Light falling on face

Undated in its archive at the Library of Congress but obviously taken in old age, this is a portrait of one of the most controversial men in nineteenth-century America, Daniel E. Sickles (1819-1914). On the historical record, Sickles is, among many other things, not just the first American to escape conviction for murder on the grounds of temporary insanity (his victim was his wife’s lover, the son of the lyricist of “The Star-Spangled Banner”) but also the only Union general at Gettysburg lacking a statue on the battlefield — whose preservation as a national historic site, however, is largely due to him. Another work of preservation remains the leg he had amputated during the battle, which is still in the National Museum of Health and Medicine. After the war he used to visit it. Thomas Keneally’s 2002 biography is titled American Scoundrel.

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With a head full of Rembrandt, I subject the scoundrel’s portrait to Photoshop.

The little dog doesn’t belong in such an image — not with his upturned snoot and rolling eyes. He (she, Mrs. Woolf?) looks all too knowing, all too civilian. The kid glove, visible in at least one other portrait, may hint at one more military anecdote, but on its own terms in the image it is only an opacity. Under other circumstances the fringey little hem of bangs on the age-spotted scalp might look comically desperate, but in juxtaposition with glassy glint, hooded eyes and mouth pursed in what looks like thought, it communicates pathos in the face of mortality. In the shadows that I have brought up from the Plutonic with a Photoshop slider there is now visible a shade, advancing across the image field. In the original depiction of that shade some surface blemishes were visible as a kind of light-spun fabric in the vicinity of the right eye, so I blotted them out as I blotted out the silky little dog. There is almost nothing left to see now except dark.

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But see what remains visible there: an artifact formed from what nineteenth-century studio photographers called Rembrandt lighting. The lighting has not only created what looks like a flesh; it has made it into a carnal lyric. Scored on the dark, the lyric sings lightly when it sings to us:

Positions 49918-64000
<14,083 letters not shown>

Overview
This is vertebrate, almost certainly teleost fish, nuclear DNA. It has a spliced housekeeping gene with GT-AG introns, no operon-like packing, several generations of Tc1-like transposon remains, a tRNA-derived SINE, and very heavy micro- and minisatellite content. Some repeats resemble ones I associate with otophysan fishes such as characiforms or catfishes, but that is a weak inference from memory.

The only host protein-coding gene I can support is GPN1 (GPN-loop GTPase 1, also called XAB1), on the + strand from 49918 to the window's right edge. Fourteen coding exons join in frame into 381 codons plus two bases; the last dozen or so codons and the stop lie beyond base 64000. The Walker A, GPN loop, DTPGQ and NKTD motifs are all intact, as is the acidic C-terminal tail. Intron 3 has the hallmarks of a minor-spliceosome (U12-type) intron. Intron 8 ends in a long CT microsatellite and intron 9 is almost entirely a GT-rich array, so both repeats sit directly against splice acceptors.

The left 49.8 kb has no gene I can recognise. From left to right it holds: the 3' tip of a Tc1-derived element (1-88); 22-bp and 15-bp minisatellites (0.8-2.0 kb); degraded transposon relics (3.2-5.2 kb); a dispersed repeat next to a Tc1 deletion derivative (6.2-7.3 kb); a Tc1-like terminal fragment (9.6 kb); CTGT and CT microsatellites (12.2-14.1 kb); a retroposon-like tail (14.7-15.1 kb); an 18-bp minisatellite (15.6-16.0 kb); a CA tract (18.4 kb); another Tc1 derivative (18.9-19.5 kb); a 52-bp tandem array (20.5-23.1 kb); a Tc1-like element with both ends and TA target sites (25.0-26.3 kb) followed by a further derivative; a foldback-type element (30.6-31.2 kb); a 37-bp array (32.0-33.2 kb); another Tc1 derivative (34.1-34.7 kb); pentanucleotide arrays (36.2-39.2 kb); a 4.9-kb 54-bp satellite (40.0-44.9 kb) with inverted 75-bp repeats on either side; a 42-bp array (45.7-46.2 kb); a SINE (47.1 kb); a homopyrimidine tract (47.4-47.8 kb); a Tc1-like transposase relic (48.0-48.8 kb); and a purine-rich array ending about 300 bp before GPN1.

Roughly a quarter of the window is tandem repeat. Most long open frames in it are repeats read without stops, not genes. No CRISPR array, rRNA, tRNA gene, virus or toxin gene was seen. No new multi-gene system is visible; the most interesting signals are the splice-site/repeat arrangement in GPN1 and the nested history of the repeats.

“I was dead flesh; I became living chiaroscuro. Now and forever, I will be for you who see me a lexicon of shades of meaning. As you read me, let’s be friends. You may call me HMV.”

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Source: George Grantham Bain Collection, Library of Congress, http://www.loc.gov/pictures/item/2014684979/

Correction: Woolf’s caption, my blogpost

In my post of September 9, 2018, I reproduce an image from Virginia Woolf’s photo album captioned, in writing that looks like Woolf’s, “Lytton Strachey & Yeats at Ottoline Morrell’s.” However, the man identified as Yeats doesn’t much resemble Yeats in other images.

And he isn’t. The photograph, taken by Lady Ottoline in June 1923, shows Woolf between Strachey and the Cambridge historian Goldsworthy Lowes Dickinson, another member of the Bloomsbury Group.

A double portrait of Virginia Woolf and William Butler Yeats

The Open Culture blogpost “Virginia Woolf’s Personal Photo Album Digitized & Put Online by Harvard,”

http://www.openculture.com/2018/01/virginia-woolfs-personal-photo-album-digitized-put-online-by-harvard.html

links to Virginia and Leonard Woolf’s Monk’s House album 4, dated 1939 but containing items from earlier and later. Online, one undated page from the album looks like this.

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Here’s a Photoshopped detail.

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This but also this